Journal Address: Celebrities are normal people


Editorial Board

Over 28.2 million people could tell you who Kanye West is. That is about 12,261 times the 2,300 students we have at SHS, and that’s just his Twitter followers. Sure his name has surfaced quite a bit recently due to endorsing certain political figures, but he, along with many other celebrities are getting idolized for all of the wrong reasons.

They’re normal people. They side with political figures, they make mistakes and they definitely aren’t perfect, just like any one of us.

When you idolize a celebrity, you are stereotyping them. Kanye endorsing Trump isn’t what upsets people, it’s their judgement and made up perception of who he is that does.

We idolize celebrities because we want someone to look up to. It’s like wanting an example to go off of for a final project in a class.

But why? What makes these people model citizens? It sure can’t be rape accusations (Kobe Bryant), violence towards women (Chris Brown) or drag racing under the influence in Miami Beach (Justin Bieber). In reality, these people are just like any other John and Jane Doe from your hometown. These are wrongdoings that occur everywhere.

Celebrities should not be major role models in people’s lives. The people who we are surrounded by on a daily basis should be. Parents, teachers and peers.

A psychologist at the University of Buffalo conducted an experiment to show the effect of idolizing celebrities. She gathered 348 college students and had them complete a questionnaire to determine their level of self esteem. She then had them write about their favorite celebrity with an identical questionnaire to follow. From this, she found that the students who reported low self perceptions the first time had a higher self esteem after writing about their idol.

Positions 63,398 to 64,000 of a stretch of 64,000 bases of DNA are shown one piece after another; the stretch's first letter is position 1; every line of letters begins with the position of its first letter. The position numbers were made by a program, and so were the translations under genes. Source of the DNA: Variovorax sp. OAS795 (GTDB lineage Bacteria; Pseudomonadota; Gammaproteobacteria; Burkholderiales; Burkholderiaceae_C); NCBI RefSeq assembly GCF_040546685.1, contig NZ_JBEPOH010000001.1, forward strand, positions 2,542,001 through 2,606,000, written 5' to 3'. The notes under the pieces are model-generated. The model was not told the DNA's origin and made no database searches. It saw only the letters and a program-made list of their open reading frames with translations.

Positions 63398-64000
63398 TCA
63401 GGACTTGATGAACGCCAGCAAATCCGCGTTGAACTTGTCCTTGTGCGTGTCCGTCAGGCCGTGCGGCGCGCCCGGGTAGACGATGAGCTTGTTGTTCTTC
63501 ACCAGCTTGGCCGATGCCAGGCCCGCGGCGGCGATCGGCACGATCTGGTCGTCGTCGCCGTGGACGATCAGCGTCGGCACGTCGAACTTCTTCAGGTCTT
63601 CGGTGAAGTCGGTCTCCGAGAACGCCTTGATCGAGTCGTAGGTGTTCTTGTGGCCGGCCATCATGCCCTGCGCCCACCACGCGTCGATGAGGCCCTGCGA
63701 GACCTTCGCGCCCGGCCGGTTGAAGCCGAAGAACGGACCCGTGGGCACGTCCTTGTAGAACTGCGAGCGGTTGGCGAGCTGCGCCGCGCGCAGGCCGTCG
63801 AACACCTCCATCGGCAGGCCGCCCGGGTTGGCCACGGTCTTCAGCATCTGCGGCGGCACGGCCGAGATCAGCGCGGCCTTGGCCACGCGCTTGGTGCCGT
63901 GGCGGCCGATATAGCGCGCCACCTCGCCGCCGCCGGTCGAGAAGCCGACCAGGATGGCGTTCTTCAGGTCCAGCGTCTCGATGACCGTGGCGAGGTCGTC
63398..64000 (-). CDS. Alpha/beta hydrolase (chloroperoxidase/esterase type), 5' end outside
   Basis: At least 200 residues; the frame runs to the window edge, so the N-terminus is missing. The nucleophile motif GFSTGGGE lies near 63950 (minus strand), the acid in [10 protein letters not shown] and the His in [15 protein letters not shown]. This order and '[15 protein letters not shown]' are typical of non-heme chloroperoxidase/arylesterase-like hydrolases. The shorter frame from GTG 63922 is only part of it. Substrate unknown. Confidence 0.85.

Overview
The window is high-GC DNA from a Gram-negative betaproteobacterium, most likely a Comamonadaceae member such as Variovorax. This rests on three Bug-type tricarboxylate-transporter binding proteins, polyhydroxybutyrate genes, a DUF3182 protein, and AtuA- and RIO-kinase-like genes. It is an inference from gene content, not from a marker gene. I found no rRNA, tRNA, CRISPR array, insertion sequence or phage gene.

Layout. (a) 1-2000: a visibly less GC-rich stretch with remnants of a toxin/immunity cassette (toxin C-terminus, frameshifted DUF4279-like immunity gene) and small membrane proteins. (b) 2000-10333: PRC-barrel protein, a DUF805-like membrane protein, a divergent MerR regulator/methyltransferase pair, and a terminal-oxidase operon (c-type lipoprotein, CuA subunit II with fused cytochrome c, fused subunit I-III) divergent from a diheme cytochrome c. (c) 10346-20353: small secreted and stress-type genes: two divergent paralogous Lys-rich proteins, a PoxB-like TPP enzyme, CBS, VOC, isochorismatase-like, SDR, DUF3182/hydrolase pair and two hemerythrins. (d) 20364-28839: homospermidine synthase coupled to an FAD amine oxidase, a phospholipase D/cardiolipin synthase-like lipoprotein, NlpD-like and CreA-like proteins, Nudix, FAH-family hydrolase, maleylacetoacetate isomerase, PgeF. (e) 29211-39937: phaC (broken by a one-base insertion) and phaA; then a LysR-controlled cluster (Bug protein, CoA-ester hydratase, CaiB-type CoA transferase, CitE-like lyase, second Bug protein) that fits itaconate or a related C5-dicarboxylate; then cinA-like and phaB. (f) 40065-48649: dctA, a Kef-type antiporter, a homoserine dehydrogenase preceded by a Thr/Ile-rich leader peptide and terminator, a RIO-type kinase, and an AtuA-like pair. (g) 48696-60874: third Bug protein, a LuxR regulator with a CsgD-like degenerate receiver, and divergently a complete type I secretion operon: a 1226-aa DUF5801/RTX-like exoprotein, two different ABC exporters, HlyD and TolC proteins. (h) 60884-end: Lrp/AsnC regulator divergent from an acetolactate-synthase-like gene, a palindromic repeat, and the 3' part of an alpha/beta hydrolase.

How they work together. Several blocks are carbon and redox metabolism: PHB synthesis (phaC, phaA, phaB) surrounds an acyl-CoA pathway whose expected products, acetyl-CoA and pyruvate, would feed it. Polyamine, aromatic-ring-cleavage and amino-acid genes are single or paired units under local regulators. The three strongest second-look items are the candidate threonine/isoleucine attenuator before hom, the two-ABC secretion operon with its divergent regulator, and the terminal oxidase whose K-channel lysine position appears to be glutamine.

“(The psychologist) pointed out that a little admiration for a celebrity can be good for a person because it reinforces a feeling of community and belongingness — two crucial components of healthy childhood development. But too much can be harmful, she said. Stalking, extreme imitation, and isolating oneself from friends and family all have negative effects,” a report stated on Medical Daily.

Putting celebrities in the spotlight objectifies them and degrades them from what they’re really worth. It’s gotten to the point where people will spend hundreds of dollars to gain VIP access for a simple signature or photo with whoever the celebrity may be, when really they are just humans, like me and you.

When holding celebrities to such high standards, it holds individuals back from their own self worth as well because they rely on others. Young adults often fail to make their own political stances because they choose to side with their favorite pop star rather than think for themselves.

With how fast technology is advancing, this problem is only getting worse. The convenience of the technology allows people to gain self esteem and insight instead of being independent thinking individuals.

Instead, we should be looking up to those around us. The family member who never misses a holiday, the teacher who always asks how your day’s going or the classmate in your first period class who has a 4.0.